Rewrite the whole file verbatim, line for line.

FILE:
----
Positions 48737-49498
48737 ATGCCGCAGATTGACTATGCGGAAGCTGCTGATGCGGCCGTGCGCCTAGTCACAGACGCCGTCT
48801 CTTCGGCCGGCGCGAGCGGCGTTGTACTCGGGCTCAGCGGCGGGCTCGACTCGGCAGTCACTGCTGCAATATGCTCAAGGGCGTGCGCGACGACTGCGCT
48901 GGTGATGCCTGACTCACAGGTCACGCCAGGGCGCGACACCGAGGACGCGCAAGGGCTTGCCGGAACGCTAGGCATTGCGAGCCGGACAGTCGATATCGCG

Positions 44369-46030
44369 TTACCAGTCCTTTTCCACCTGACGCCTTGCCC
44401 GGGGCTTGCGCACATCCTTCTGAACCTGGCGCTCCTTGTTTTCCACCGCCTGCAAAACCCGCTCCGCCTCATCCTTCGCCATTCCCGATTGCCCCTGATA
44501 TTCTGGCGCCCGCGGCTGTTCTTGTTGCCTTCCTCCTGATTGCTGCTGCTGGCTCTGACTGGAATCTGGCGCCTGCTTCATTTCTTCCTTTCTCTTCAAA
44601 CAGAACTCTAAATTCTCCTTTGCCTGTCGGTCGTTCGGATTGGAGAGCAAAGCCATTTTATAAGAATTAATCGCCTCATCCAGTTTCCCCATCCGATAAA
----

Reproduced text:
Positions 48737-49498
48737 ATGCCGCAGATTGACTATGCGGAAGCTGCTGATGCGGCCGTGCGCCTAGTCACAGACGCCGTCT
48801 CTTCGGCCGGCGCGAGCGGCGTTGTACTCGGGCTCAGCGGCGGGCTCGACTCGGCAGTCACTGCTGCAATATGCTCAAGGGCGTGCGCGACGACTGCGCT
48901 GGTGATGCCTGACTCACAGGTCACGCCAGGGCGCGACACCGAGGACGCGCAAGGGCTTGCCGGAACGCTAGGCATTGCGAGCCGGACAGTCGATATCGCG

Positions 44369-46030
44369 TTACCAGTCCTTTTCCACCTGACGCCTTGCCC
44401 GGGGCTTGCGCACATCCTTCTGAACCTGGCGCTCCTTGTTTTCCACCGCCTGCAAAACCCGCTCCGCCTCATCCTTCGCCATTCCCGATTGCCCCTGATA
44501 TTCTGGCGCCCGCGGCTGTTCTTGTTGCCTTCCTCCTGATTGCTGCTGCTGGCTCTGACTGGAATCTGGCGCCTGCTTCATTTCTTCCTTTCTCTTCAAA
44601 CAGAACTCTAAATTCTCCTTTGCCTGTCGGTCGTTCGGATTGGAGAGCAAAGCCATTTTATAAGAATTAATCGCCTCATCCAGTTTCCCCATCCGATAAA